Many companies are using their cash to increase dividends or buy back shares – two strategies that can reward investors, but do precious little to actually grow the business. You could make the argument that managements with lots of cash that only increase dividends or buy back shares are simply fearful and lazy, and more concerned with their stock price than with growing their core business.

But if the economy were to slow, it would be a particularly swell time to have lots of cash on hand. If you do, you can poach employees from competitors at a relatively reasonable price, for example, invest in equipment that will make your products more efficiently, or invest in new products that will pay off when the economy is growing faster. Plus, doing any of these during the boom times always costs more.

The technology industry has the highest cash levels – about 40%, says Howard Silverblatt, senior index analyst for Standard and Poor's, which is unusually high even for the normally cash-rich industry. "Cash levels are knee-high, if not waist-high," he says. Health-care is the next most cash-rich, with about 20% in cash.

Naturally, there's always the possibility that companies will spend cash poorly. Companies nearly always overpay for acquisitions, for example. "When there are battles over companies, it's like being in a poker game when everyone has a lot of money," says Silverblatt.

As an investor, you want to own shares of the company fought over, not the company doing the fighting. Two funds, the Arbitrage Fund (ARBCX) and Merger (MERFX) make good, if unexciting, returns by buying shares of the target company after a merger is announced. They also sell short the acquiring company (short selling is a bet on falling stock prices).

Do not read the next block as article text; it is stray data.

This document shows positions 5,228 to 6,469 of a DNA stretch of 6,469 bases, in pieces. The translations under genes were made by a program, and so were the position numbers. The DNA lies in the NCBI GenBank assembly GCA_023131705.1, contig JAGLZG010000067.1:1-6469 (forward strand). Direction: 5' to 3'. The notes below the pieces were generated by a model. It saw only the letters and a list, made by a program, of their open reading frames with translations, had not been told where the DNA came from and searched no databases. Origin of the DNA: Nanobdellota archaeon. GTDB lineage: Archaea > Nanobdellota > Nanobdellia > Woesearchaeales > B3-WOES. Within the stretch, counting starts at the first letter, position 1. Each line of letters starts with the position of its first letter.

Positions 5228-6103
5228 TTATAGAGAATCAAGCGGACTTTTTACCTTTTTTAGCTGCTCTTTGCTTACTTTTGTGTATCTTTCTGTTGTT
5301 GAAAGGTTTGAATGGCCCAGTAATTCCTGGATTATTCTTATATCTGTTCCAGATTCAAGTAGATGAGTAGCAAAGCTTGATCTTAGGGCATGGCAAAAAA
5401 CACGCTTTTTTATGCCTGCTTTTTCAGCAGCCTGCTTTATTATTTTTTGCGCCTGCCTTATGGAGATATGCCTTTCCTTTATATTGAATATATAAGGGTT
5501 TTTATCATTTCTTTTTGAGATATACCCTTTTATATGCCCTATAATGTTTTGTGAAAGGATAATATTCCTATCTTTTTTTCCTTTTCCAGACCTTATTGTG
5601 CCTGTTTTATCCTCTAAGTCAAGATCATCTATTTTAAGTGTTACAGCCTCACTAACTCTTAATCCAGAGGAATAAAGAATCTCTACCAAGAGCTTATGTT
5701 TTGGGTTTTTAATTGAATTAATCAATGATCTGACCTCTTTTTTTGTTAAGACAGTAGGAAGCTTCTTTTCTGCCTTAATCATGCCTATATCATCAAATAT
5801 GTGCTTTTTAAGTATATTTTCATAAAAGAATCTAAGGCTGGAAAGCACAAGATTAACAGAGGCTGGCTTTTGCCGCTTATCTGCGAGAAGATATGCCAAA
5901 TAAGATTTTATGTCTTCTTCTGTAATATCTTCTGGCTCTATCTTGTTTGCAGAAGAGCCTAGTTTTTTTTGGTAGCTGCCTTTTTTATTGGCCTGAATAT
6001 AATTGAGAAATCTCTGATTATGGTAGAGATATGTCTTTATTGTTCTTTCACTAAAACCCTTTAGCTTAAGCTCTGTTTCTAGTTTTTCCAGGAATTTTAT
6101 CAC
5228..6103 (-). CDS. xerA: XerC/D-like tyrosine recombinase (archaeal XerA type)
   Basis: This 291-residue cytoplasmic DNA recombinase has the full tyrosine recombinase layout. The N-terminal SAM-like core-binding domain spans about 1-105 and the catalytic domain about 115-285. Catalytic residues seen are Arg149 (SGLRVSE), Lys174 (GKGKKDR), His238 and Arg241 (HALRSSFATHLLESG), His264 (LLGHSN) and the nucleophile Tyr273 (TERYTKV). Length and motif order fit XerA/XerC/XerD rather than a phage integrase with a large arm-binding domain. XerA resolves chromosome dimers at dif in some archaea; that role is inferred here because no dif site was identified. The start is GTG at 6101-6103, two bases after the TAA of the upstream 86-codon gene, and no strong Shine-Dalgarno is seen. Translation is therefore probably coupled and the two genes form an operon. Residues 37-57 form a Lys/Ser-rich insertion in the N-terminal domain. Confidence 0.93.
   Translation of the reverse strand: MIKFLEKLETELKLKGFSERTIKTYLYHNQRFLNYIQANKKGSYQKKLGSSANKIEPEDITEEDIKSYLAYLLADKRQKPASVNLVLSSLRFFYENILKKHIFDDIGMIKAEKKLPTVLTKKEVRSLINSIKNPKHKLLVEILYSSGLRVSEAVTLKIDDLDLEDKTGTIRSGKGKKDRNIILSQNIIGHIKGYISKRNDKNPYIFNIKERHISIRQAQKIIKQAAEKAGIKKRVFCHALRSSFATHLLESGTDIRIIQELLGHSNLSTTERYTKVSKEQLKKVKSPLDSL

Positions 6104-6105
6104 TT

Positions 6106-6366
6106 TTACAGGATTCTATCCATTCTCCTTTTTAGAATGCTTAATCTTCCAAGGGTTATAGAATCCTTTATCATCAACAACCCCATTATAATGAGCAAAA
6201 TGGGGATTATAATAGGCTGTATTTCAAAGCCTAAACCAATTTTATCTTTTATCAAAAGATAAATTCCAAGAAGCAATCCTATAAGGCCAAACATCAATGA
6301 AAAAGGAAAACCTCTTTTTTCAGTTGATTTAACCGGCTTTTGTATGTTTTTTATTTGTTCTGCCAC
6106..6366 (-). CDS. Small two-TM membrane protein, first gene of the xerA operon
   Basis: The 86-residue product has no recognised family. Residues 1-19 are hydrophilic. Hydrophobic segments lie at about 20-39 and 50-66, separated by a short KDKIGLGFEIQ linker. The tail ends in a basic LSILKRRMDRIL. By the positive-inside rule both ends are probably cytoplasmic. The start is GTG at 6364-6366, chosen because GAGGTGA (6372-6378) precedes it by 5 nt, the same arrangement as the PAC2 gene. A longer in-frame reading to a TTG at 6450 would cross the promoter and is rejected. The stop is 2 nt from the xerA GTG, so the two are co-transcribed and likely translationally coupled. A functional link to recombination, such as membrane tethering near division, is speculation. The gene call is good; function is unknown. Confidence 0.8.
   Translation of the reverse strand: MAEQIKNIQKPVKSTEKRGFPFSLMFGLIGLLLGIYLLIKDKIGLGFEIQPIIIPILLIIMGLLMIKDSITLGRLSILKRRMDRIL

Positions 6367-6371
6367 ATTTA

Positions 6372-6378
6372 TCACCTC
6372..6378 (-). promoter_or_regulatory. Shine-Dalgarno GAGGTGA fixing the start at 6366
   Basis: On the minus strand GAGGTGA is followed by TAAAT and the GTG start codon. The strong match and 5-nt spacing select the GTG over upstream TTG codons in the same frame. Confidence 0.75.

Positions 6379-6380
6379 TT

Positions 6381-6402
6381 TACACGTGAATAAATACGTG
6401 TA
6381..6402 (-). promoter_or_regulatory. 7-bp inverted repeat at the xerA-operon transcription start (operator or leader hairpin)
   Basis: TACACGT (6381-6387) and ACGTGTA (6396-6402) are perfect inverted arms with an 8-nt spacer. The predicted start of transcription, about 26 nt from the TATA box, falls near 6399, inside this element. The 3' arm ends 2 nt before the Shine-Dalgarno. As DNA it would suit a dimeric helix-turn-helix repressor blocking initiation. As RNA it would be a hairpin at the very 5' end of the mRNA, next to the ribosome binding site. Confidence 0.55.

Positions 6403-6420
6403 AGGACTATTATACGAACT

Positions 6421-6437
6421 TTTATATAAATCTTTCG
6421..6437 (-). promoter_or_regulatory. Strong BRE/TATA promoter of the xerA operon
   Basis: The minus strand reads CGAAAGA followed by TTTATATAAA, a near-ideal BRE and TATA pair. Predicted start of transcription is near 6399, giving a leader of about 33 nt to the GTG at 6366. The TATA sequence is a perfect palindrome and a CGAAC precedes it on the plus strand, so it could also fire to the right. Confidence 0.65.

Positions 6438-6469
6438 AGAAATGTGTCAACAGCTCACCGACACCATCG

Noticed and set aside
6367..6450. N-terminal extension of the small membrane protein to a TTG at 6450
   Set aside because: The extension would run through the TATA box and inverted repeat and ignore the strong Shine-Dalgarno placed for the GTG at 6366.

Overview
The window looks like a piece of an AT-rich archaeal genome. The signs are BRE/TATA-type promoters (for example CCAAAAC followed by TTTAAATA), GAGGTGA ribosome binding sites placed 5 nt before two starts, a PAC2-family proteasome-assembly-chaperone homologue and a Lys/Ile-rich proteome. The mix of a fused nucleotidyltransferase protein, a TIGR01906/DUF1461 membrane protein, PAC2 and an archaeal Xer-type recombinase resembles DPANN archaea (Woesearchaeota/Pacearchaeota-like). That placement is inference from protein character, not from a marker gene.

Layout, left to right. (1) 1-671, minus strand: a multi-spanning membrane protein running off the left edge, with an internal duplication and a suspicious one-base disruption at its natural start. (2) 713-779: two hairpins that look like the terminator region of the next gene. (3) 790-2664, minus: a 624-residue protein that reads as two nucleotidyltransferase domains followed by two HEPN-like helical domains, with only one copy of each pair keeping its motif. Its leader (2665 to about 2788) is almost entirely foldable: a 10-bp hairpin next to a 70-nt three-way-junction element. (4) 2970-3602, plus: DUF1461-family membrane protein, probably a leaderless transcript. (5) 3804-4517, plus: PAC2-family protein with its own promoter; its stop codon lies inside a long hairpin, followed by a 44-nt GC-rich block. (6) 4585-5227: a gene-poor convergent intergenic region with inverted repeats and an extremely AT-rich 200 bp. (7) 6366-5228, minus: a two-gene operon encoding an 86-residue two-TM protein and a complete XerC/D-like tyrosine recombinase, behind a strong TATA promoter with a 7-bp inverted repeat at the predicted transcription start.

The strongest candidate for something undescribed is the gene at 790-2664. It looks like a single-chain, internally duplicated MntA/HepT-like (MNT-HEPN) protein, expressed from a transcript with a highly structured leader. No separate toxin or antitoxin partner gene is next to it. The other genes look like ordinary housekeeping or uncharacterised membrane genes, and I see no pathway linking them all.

A more aggressive way to take advantage of companies' cash is to buy shares of investment banks, such as Goldman Sachs (GS) and Morgan Stanley (MS), both of which have outperformed the S&P 500 index this year. Investment bankers collect fees for mergers and other events -- and win no matter who buys who.

In the long run, corporate cash is a good thing. Should they spend wisely, more people will have jobs, more people will get raises and the economy should start humming again. The question is when will companies open up their wallets.

"It's not that they don't have the cash to spend," Silverblatt says. "It's that they are choosing not to."

Payday Lenders Evading Rules Pivot to Installment Loans

Originally Appeared in Bloomberg

For three years, payday lenders have been bracing for dedicated scrutiny from a U.S. agency for the first time. One way they’re getting ready: switching to loans designed to fall outside the regulator’s grasp.

Companies including Cash America International Inc. (CSH) and Advance America Cash Advance Centers Inc. (AEA) are increasingly selling longer-term installment loans to avoid rules the Consumer Financial Protection Bureau may impose on their shorter-term products.

While consumer groups say installment loans carry the same risks and high annual interest rates that drew regulatory attention to payday lending, companies making the switch have won kudos from shareholders. They’ve also taken encouragement from statements made by agency officials.

“You’re diversifying the revenue sources while also shedding regulatory risk,” said John Hecht, an analyst with Stephens Inc., a Little Rock, Arkansas-based investment bank.

The move by payday lenders puts them in competition with firms that have long focused on installment loans, including Citigroup Inc. (C) unit OneMain Financial; World Acceptance Corp. (WRLD) and Regional Management Corp., both based in Greenville, South Carolina; and Springleaf Financial Corp. (AGC1) of Evansville, Indiana, Hecht said.

Formed under the 2010 Dodd-Frank law, the consumer bureau consolidates and expands U.S. oversight of consumer finance. It supervises banks with assets over $10 billion, including JPMorgan Chase & Co. and Wells Fargo & Co., and regulates products from non-banks including payday lenders.